Based on the best-selling novel by Sue Monk Kidd, the film version could easily have sunk to a maudlin Lifetime movie-of-the-week level. Instead, the strong cast (including, surprisingly, Keys, best-known as a singer) elevates the material from treacle to comfort food. There are some questions that aren’t really answered here – for example, why would a town that refuses to let their African-American residents sit on the main floor of the movie theater or serve them in the diner allow a black woman to own a business on a substantial plot of land close to the town? It was rare enough for a woman to own her own business in 1964, let alone a black woman in South Carolina.

Latifah is becoming the kind of actress who fills up a screen with her personality. The warmth radiates from August on the screen and fills the viewer with it. She’s almost a fairy godmother in many ways, untouched by failing or foible. She must endure tragedy, however and her grief is palpable when it occurs, but she takes a character with almost no flaws and makes her human.

Okonedo is also a marvelous actress and her child-like May whose surface joy often ripples with the pain of having a beloved twin sister die. I’m not sure I can put a finger on it, but I noticed that whenever May was on-screen my focus tended to shift to her. Keys is also marvelous – in many ways, her portrayal of the cold, emotionless June was the most layered here. Bettany takes the most thankless role and brings some humanity to it, making the cruel and abusive T-Ray at least understandable. Fanning is transitioning from child actress to young actress; time will tell if she is successful but judging from her work here success is possible.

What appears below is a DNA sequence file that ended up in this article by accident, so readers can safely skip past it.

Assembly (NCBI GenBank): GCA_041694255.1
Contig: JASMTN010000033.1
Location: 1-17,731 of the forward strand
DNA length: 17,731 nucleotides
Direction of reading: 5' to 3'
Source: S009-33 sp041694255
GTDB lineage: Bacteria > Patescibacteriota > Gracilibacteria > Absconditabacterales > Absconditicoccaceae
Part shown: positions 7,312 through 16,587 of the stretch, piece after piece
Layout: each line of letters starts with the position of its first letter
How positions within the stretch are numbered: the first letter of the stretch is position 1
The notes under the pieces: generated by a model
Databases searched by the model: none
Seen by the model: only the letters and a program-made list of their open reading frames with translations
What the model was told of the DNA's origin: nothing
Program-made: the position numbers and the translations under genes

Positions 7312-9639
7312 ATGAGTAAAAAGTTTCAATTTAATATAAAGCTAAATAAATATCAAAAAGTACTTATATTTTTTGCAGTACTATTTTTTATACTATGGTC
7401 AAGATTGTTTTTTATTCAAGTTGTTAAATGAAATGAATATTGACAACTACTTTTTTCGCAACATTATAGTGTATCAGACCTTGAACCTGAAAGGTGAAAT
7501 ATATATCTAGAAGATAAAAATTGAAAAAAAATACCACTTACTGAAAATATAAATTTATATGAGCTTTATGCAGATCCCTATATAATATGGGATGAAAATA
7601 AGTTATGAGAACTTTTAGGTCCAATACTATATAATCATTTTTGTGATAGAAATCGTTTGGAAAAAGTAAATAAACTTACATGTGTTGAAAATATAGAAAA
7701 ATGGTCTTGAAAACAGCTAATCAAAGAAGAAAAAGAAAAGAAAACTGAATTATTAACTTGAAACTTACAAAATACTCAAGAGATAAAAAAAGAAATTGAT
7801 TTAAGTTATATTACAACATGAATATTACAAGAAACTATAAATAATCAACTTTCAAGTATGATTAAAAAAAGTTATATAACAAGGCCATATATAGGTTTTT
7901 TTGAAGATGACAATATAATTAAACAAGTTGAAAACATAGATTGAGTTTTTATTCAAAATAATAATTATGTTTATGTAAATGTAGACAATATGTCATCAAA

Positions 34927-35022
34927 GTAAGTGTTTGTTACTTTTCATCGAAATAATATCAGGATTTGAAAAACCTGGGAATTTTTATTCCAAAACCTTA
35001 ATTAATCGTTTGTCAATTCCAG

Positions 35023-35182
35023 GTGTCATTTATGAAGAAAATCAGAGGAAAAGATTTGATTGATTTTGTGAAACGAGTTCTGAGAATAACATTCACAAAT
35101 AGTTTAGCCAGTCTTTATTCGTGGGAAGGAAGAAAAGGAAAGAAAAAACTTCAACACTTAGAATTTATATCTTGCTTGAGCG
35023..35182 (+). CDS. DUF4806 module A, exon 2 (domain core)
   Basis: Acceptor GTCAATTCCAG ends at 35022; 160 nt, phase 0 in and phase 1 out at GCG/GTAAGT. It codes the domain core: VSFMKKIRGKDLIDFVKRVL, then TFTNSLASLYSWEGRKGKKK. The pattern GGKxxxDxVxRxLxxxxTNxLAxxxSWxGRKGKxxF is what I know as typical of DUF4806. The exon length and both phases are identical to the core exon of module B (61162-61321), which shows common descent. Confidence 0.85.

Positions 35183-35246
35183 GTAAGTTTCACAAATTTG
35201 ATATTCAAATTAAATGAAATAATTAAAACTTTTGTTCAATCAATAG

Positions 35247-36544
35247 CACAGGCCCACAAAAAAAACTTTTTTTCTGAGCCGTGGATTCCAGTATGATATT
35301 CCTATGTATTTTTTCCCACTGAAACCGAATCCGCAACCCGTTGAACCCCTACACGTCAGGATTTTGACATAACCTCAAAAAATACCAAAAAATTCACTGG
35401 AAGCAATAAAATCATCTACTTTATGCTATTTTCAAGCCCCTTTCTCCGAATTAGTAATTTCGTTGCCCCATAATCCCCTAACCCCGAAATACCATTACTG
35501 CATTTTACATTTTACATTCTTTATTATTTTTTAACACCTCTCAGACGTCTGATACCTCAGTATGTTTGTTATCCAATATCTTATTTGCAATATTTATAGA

The beautiful cinematography brings to light an idyllic South, full of the golden light of late summer. This is a place of fantasy, of cool ponds to dip one’s feet and bees buzzing around in the twilight. It is a place that is comforting, one we pull around ourselves like a warm blanket and feel safe. That feeling of warm, safe security is what stands out about the movie. The Pink House is not only a place you’d like to visit, you’ll almost certainly want to stay a spell.

I know that the movie is a bit manipulative and I don’t care. I don’t mind being manipulated when it’s being done this skillfully. I also know that the movie is a bit unrealistic, but then again it’s a movie, not a documentary. You know things are going to end up well – in a place like the Pink House, they can’t help but do. Call it cliché if you want to, but for my part, I found the characters of The Secret Life of Bees fascinating and I wanted to spend as much time with them as I could. As far as I’m concerned, that makes for a successful movie.

WHY RENT THIS: The movie engenders a feeling of warm, safe security that the fine performances of the lead actresses are largely responsible for. Nice cinematography contributes to the idyllic atmosphere, and you wind up longing to spend more time in this world.

WHY RENT SOMETHING ELSE: Not the most realistic depiction of the Civil Rights-era South, although there are a couple of moments that are genuinely frightening.

FAMILY VALUES: Some violence and language but largely suitable for most teens.

TRIVIAL PURSUIT: Novel author Sue Monk Kidd based the character of Rosaleen on her own nanny, who was also fond of chewing snuff.

NOTABLE DVD EXTRAS: An interview with the author on the movie’s Pink House set, and an extended director’s cut in addition to the theatrical release.

FINAL RATING: 7/10

TOMORROW: Earth